Sustainable Foraging Starts with Learning

At first glance, foraging seems like an easy solution to a host of problems within our food system, including sustainability, nutrition, and access. Eating wild is a reliable way to eat sustainably (if done responsibly), and foraging is by definition free, so anyone can do it. What’s more, it gives urban communities access to nutritious ingredients of reliably high quality and taste. So why are edible weeds often a hard sell to those who could benefit most from them?

One problem, Stark admits, is an aversion to eating things from the ground. There’s a certain “ick factor” for some people to overcome, and bit of education about which plants are edible and where they grow could fix that. “Are they starvation foods or legitimate foods?” Stark asked, highlighting the stigma that often comes with foraged plants. “There tend to be very different reactions, from ‘this is empowering’ to ‘I’m not going to pick food out of the dirt.’”

Regulations Associated with Foraging

But the lack of information isn’t just a top-down problem; local governments also have a lot to learn when it comes to the viability of foraging. That’s why Berkeley Open Source Food has introduced policy briefs for legislators on how sustainable foraging might supplement governmental assistance. A 2017 brief advocated for the government to open public lands to foraging and provide training to help residents of low-food-access areas or “food deserts” identify and harvest plants correctly. “If the plants are growing there and safe to eat, then it isn’t a food desert,” he said, “it’s an information desert.”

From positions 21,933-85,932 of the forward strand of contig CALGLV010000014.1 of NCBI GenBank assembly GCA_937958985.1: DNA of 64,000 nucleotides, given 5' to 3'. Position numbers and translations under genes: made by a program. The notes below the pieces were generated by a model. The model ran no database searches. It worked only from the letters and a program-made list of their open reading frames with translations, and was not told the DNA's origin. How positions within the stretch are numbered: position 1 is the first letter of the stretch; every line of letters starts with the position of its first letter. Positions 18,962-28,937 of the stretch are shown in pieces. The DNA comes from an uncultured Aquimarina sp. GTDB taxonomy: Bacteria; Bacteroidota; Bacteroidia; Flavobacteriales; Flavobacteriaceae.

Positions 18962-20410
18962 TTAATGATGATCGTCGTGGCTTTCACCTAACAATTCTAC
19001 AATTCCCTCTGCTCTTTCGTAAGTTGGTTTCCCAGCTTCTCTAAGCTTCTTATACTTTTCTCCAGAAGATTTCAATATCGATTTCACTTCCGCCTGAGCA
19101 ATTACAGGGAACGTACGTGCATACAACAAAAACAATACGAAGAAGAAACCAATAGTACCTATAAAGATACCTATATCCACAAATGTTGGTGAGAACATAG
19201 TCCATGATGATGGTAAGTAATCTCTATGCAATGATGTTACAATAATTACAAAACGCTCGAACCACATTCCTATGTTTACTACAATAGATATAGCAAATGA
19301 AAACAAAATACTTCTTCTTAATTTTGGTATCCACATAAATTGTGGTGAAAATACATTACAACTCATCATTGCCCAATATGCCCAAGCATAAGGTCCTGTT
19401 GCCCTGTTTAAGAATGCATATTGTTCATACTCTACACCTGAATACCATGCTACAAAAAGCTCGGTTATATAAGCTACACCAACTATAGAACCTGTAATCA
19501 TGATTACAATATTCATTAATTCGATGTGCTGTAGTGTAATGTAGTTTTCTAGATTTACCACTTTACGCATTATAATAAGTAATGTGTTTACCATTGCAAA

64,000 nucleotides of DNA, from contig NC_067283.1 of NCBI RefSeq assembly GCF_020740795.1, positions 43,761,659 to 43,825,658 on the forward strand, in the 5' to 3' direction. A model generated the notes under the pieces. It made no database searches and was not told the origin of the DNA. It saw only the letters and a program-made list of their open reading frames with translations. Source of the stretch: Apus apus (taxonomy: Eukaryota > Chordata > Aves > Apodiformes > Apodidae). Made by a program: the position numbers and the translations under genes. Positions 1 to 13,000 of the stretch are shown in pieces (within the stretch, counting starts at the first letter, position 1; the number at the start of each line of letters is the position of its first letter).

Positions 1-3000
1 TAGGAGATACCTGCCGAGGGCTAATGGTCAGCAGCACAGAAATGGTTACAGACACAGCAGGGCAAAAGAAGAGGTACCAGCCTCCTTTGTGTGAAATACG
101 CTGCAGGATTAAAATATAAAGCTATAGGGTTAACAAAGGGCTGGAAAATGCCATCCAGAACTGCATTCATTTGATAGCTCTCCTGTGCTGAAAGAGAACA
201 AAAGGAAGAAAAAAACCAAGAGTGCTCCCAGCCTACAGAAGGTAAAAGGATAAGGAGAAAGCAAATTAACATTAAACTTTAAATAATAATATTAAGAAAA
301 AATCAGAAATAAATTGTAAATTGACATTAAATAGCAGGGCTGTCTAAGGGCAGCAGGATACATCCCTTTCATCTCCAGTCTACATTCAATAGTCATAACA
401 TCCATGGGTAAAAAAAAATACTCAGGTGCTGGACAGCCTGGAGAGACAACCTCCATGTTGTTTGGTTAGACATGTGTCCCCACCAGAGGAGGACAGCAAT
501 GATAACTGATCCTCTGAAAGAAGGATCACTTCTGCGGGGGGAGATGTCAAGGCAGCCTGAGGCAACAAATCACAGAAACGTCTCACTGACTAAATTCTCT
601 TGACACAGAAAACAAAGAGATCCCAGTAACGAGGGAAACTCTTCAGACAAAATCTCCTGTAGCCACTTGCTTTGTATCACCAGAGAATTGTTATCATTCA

For Jeremy Umansky, the chef at Cleveland’s Larder, an Eastern European-inspired deli and restaurant, and a licensed mushroom hunter, foraging contributes to his business, and foraged items make up a large percentage of his daily menu.

He is quick to point out that anyone can forage; it’s only when you plan to process, sell, and serve your finds that a license becomes necessary. “It doesn’t mean someone who doesn’t have a license doesn’t know what they’re doing,” he said. “You can have a chef who never went to culinary school, and they’re just as good as anybody else.”

Tips for Responsible Sustainable Foraging

Along with Leda Meredith, who leads frequent foraging tours in New York and has written several books on the subject, Stark and Umansky advised FoodPrint on foraging best practices, and helped build a bibliography (see below) for anyone with the courage to forage.

Know Your Plants

Newcomers to foraging should take time to familiarize themselves with their plants, says Meredith. “Get a field guide or go on a couple of tours and take some classes. You start with ‘it’s this type of leaf and this color flower’ and just go down the checklist to make sure everything matches.”

A basic level of knowledge in local plants also goes a long way towards clearing up misconceptions, Umansky admits: “People are really, really afraid of mushrooms,” he says, perhaps because they have so many “copycats”—different varieties of fungi that mimic the edible ones closely. But mushrooms need to be ingested to have any negative effect, he says: “You could pick up one of the most toxic species […] and it won’t do anything unless it gets into your bloodstream. Plants, on the other hand, have sap that can cause skin problems, and they’re covered in thorns and burrs.” Anyone who has had a brush with stinging nettles will know exactly what he means, but in each case, a little knowledge goes a long way.

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